BY SEAN FEWSTER
UNTIL yesterday, the darkest moment in the Royal Adelaide Show’s history was the notorious collapse of the Spin Dragon ride in 2000.
The ride, which had been in danger of collapsing for years, came crashing down and left 37 people injured – sparking lengthy legal proceedings against its operators.
The investigation found that 44 out of 48 bolts on a section of the Spin Dragon had broken because of metal fatigue. The Spin Dragon was owned by Wittingslow Amusements, which was found guilty of more than 30 charges of failing to protect the public and its workers.
At the time, Industrial Court Magistrate Richard Hardy said that the accident could have been avoided if proper maintenance had been carried out.
Mr Hardy found the company liable to pay $20,000 to each victim and $147,500 in other penalties, however Wittingslow never paid because the company had been declared insolvent.
Victims later received between $2000 and $400,000 compensation, based on their injuries, following a class-action lawsuit and an out-of-court settlement.
In 2006, there was another accident at the Adelaide Royal Show, involving the Twin Flip ride.
Two girls were injured when a carriage on the Twin Flip came loose and dropped on to a platform, trapping the girls who were lucky to escape serious injury.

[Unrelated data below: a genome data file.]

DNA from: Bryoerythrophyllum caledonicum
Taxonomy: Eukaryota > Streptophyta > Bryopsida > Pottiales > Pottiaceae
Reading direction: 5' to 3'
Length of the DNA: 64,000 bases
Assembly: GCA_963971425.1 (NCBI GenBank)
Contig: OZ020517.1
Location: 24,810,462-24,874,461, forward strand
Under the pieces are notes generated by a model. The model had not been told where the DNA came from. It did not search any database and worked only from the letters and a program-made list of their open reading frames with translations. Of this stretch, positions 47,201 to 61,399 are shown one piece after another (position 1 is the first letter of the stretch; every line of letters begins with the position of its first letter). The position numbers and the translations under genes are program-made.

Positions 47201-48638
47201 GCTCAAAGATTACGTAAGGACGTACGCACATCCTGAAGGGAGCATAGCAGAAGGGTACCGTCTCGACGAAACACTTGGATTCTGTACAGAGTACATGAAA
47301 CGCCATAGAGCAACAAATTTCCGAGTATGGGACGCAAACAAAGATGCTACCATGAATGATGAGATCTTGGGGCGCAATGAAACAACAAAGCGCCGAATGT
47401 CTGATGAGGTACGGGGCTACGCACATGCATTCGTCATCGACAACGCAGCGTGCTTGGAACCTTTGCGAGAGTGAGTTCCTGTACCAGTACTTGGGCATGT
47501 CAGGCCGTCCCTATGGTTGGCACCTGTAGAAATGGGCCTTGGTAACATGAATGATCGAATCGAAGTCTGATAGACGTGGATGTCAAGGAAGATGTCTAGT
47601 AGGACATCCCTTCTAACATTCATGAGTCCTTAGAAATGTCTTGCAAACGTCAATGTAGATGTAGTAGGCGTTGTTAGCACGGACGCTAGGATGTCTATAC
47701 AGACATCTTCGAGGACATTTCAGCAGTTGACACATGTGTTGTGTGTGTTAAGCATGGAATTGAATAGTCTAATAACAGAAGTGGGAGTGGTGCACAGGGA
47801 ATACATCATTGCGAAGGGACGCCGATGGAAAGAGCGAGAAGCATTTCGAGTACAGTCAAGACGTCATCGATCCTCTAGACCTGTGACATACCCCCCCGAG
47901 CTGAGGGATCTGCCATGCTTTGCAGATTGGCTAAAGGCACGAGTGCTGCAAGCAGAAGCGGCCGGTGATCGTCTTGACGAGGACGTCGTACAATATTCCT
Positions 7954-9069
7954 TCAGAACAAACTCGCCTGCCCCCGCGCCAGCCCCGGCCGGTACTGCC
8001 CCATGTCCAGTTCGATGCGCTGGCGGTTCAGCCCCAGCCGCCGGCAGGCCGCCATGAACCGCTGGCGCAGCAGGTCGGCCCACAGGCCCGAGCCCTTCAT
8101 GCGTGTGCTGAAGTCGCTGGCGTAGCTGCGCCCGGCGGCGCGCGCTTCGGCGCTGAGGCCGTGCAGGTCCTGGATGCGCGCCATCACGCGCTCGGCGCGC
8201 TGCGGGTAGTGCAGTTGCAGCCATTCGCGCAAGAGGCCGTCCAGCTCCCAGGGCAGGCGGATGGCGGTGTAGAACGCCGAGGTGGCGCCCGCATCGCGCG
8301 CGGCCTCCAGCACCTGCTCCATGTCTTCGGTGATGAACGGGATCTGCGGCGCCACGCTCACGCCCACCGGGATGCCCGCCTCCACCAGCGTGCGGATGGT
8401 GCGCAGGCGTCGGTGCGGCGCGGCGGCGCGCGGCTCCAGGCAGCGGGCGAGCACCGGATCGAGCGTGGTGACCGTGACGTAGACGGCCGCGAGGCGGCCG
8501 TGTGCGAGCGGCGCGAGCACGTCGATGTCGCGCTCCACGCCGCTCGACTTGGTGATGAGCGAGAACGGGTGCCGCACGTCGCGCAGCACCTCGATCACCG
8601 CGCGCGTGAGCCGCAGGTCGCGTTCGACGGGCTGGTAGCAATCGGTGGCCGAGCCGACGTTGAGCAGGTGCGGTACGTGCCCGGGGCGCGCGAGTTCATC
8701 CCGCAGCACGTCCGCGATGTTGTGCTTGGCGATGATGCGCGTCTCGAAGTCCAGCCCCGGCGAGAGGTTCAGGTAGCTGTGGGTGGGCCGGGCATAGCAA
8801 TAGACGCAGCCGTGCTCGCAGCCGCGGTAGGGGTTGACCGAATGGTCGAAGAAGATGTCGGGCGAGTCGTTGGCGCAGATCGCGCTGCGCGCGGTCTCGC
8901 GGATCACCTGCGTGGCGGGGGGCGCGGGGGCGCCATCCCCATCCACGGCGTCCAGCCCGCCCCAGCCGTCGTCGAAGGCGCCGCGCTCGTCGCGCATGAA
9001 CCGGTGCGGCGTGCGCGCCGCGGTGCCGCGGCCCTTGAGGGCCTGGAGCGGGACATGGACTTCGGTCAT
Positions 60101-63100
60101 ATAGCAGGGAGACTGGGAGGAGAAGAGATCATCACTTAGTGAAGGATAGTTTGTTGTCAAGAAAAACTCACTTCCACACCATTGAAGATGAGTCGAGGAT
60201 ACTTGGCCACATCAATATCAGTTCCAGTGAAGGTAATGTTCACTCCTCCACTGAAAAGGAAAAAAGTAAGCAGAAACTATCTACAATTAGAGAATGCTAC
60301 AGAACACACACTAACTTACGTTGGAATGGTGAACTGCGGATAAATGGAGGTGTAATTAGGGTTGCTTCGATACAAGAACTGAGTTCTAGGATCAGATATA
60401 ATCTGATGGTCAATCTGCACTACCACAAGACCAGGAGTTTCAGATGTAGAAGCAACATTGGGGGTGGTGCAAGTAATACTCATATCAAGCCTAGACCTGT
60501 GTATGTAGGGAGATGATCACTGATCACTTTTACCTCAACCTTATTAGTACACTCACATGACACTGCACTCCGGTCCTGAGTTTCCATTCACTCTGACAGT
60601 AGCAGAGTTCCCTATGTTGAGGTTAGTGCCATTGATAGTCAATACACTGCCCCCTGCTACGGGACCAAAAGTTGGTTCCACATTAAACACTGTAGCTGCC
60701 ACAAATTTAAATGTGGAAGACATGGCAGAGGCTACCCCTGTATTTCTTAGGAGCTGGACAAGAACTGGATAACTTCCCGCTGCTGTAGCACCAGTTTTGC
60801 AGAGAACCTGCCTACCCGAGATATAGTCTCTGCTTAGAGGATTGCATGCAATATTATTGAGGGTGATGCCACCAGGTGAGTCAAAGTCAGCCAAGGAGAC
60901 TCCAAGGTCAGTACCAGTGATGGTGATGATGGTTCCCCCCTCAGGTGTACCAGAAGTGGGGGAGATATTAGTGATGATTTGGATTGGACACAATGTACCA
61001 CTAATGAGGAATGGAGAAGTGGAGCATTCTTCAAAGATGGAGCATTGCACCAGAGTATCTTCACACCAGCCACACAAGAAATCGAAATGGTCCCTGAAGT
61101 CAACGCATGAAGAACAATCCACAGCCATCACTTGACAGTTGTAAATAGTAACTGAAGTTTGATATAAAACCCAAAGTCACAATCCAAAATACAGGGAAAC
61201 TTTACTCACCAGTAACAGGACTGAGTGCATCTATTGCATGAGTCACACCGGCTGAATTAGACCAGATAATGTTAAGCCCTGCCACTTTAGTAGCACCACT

DBH Lawyers managing partner Peter Humphries said the Spin Dragon and yesterday’s situation could be, from a legal perspective, very different.
“There is only a claim to compensation if you can demonstrate that there has been negligence,” he said. “In a case like this, where the girl has fallen from the ride, the questions focus on the directions given by ride staff, the operation of the ride and the harness or restraint holding her.
“If any of those elements can be shown to be inadequate as a result of negligence, then there is a basis for a claim.”
Mr Humphries said that, if a show ride was “inherently dangerous” but operated properly and safely, no claim could arise from an accident.
“However, if the case were that someone has fallen and been injured because a door opened or a restraint did not secure them, that would be a straightforward negligence action,” he said.